Associated Press, Author at Florida Politics

Associated Press

Jeff Sessions: U.S. to continue use of privately run prisons

Attorney General Jeff Sessions signaled Thursday his strong support for the federal government’s continued use of private prisons, reversing an Obama administration directive to phase out their use. Stocks of major private prison companies rose at the news.

Sessions issued a memo replacing one issued last August by Sally Yates, the deputy attorney general at the time. That memo directed the federal Bureau of Prisons to begin reducing and ultimately end its reliance on privately run prisons.

It followed a Justice Department audit that said private facilities have more safety and security problems than government-run ones. Yates, in her announcement, said they were less necessary given declines in the overall federal prison population.

But Sessions, in his memo, said Yates’ directive went against longstanding Justice Department policy and practice and “impaired the Bureau’s ability to meet the future needs of the federal correctional system.” He said he was directing the BOP to “return to its previous approach.”

The federal prison population — now just under 190,000 — has been dropping due in part to changes in federal sentencing policies over the past three years. Private prisons hold about 22,100 of these inmates, or 12 percent of the total population, the Justice Department has said.

The federal government started to rely on private prisons in the late 1990s because of overcrowding. Many of the federal prison inmates in private facilities are foreign nationals who are being held on immigration offenses. The Yates policy did not extend to prisons used by Immigration and Customs Enforcement, which hold tens of thousands of immigrants awaiting deportation.

Immigration and human rights advocates have long complained about conditions in privately run prisons. An inspector general audit from last August said problems at private prisons in recent years included property damage, injuries and the death of a corrections officer.

Republished with permission of The Associated Press.

GM bill is self-driving and self-interested

With states seizing the initiative on shaping the future of self-driving cars, General Motors is trying to persuade lawmakers across the country to approve rules that would benefit the automaker while potentially keeping its competitors off the road.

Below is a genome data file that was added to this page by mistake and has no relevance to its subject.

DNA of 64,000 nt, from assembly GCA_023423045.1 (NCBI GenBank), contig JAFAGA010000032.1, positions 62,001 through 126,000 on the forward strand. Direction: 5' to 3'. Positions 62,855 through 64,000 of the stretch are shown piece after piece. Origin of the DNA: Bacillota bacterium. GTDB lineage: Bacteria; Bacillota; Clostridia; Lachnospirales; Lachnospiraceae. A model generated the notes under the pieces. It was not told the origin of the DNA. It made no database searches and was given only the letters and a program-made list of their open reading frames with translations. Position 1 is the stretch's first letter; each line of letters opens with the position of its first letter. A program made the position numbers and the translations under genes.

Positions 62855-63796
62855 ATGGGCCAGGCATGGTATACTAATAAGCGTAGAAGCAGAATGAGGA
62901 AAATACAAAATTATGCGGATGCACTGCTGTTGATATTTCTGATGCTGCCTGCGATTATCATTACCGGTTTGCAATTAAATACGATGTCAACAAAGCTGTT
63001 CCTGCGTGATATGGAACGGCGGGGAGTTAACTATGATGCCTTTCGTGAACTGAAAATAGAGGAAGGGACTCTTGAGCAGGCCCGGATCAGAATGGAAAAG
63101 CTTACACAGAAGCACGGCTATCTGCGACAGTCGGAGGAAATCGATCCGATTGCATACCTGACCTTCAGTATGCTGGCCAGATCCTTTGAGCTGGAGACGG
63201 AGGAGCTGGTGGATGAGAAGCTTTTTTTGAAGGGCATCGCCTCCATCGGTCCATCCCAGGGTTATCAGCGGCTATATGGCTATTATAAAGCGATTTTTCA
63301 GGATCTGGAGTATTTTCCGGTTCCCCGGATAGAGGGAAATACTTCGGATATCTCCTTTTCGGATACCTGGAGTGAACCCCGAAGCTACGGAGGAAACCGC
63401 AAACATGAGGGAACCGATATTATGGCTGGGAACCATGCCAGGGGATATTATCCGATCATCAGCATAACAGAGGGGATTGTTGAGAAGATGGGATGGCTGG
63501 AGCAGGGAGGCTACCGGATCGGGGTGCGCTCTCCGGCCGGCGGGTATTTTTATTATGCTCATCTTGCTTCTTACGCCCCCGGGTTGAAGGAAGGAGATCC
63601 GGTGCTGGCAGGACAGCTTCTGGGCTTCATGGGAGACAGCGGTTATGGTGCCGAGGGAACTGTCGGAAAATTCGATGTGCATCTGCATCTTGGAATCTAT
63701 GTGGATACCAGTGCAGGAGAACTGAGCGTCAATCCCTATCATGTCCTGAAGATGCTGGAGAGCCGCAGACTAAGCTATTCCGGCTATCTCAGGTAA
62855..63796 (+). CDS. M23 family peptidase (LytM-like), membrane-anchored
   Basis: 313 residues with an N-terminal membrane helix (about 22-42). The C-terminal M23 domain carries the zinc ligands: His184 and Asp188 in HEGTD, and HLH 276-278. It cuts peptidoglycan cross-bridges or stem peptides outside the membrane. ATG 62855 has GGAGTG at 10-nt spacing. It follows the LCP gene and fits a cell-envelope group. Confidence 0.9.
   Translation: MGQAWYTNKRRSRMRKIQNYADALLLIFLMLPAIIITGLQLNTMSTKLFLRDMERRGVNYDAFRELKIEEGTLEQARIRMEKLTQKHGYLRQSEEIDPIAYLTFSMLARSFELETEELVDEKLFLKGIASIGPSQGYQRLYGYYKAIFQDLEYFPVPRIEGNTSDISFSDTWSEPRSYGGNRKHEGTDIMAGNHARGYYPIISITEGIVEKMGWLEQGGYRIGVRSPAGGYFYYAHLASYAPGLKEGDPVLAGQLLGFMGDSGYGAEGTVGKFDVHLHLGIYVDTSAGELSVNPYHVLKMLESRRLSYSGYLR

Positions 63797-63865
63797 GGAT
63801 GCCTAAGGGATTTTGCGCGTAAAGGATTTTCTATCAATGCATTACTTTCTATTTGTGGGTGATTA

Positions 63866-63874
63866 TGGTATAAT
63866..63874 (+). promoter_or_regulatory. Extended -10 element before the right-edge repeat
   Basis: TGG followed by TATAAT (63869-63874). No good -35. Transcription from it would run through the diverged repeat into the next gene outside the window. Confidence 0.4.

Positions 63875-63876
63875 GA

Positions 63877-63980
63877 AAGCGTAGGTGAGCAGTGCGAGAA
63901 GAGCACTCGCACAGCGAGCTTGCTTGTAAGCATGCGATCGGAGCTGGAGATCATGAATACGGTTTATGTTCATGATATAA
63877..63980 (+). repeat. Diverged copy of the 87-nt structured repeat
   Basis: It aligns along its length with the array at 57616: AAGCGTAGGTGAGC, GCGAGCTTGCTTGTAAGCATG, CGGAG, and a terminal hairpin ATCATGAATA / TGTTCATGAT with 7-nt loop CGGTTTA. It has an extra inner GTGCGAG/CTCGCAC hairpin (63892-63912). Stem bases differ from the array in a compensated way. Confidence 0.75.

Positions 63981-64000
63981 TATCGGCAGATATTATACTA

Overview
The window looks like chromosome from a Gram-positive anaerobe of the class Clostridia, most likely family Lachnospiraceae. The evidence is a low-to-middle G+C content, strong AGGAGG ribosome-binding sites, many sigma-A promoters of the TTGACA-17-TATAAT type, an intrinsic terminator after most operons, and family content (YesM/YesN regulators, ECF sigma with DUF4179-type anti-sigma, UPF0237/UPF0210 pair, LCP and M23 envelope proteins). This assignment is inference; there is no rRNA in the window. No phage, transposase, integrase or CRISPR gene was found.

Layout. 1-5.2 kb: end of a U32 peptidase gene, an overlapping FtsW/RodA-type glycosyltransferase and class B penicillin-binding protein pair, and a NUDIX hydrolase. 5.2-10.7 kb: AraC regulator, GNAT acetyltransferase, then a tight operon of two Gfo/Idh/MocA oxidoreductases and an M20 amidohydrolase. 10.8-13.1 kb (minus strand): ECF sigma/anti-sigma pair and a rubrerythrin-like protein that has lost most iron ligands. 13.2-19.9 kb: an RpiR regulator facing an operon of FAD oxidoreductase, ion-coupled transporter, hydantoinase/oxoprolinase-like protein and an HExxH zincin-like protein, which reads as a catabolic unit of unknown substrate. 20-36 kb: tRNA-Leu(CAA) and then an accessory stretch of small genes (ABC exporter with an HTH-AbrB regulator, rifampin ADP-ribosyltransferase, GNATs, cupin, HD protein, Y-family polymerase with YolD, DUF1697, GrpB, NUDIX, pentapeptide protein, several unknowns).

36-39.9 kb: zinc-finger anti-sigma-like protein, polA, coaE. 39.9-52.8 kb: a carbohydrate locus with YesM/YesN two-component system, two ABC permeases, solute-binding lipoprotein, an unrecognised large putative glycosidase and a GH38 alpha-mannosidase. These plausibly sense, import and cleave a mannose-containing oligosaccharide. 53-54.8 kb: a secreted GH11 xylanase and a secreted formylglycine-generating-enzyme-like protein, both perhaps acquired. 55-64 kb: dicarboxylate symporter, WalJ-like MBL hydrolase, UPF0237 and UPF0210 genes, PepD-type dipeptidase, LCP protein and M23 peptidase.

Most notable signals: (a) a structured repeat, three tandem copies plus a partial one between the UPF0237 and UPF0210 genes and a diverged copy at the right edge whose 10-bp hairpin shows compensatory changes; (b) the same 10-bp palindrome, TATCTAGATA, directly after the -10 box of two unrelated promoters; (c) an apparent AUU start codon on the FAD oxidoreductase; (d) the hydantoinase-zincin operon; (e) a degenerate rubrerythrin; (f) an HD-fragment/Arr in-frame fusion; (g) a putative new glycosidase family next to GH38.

The carmaker denies trying to freeze out other brands, but legislators in four states say GM lobbyists asked them to sponsor bills that the company’s competitors contend would do just that. The bills set a blueprint for the introduction of fully self-driving cars that are part of on-demand, ride-sharing fleets, but they must be owned by an automaker.

Competitors working on self-driving technology like Uber and Alphabet’s Waymo fear the measures could shut out their companies because they don’t manufacture cars. And some automakers that are developing autonomous cars say they could be shut out, too, because their vehicles still rely on having a driver ready to step in.

GM began by getting a bill passed last year on its home turf, in Michigan. In response to complaints from Waymo, a compromise bill was also passed to allow participation by technology companies. But Bryant Walker Smith, a leading legal expert on self-driving cars, said the compromise was poorly worded and that it’s unclear what it would do.

This year, bills similar to the Michigan law, but without the compromise language, have been introduced in at least five states: Georgia, Illinois, Maryland, Massachusetts and Tennessee. GM lobbyists have also urged lawmakers in other states to introduce versions of the bill.

Prospects for passage of the bills are uncertain. But the state-by-state lobbying by the powerful automaker and its competitors shine light on the behind-the-scenes fight to determine how self-driving cars will operate on American roads and which companies will have the competitive edge.

With no federal regulations for self-driving cars in place, states are assuming responsibility for ensuring the benefits of the technology can be reaped without sacrificing safety. Federal regulators provided safety guidance to states and automakers last year, but stopped short of issuing binding rules. Key members of Congress say they also are exploring legislation. Eight states have self-driving car laws, and 55 bills have been introduced in 21 states this year, according to the Alliance of Automobile Manufacturers.

General Motors’ dealerships throughout the United States, many of which have close ties to local politicians, give the giant carmaker a lobbying advantage. GM has also made campaign contributions to state lawmakers who introduced the legislation it favors.

GM supports restricting who can deploy self-driving cars because “public acceptance of the technology is going to be very critical,” said Harry Lightsey, a top GM lobbyist. “If somebody is allowed to put technology on the roads and highways that proves to be unsafe, that could have very harmful repercussions.”

The Self-Driving Coalition for Safer Streets, which includes Ford, Lyft, Uber, Volvo and Waymo, opposes the bills, saying they “would favor one company, create an uneven playing field and deter lifesaving innovations from reaching citizens in these states by precluding or severely limiting technology companies from testing or deploying fully autonomous vehicles.”

Audi and its parent company, Volkswagen, worry that the bills could exclude partially self-driving cars like the one Audi plans to introduce next year, said Brad Stertz, Audi’s government affairs director. GM hasn’t been willing to see the bills modified or to answer other companies’ concerns so far, he said.

Lightsey said lawmakers who have introduced bills are acting on their own, not at GM’s behest.

“These bills aren’t being introduced at GM’s urging,” he said.

But several lawmakers told The Associated Press that GM lobbyists asked them to introduce bills based on the Michigan law.

Illinois state Rep. Mike Zalewski, a Democrat, said he sponsored a bill after GM sought him out. State records show Zalewski has received $2,000 in GM campaign contributions. The bill’s Republican co-sponsor, state Rep. Tom Demmer, has received $2,500 from GM and the bill’s state Senate sponsor, Democrat Martin Sandoval, has received $3,500.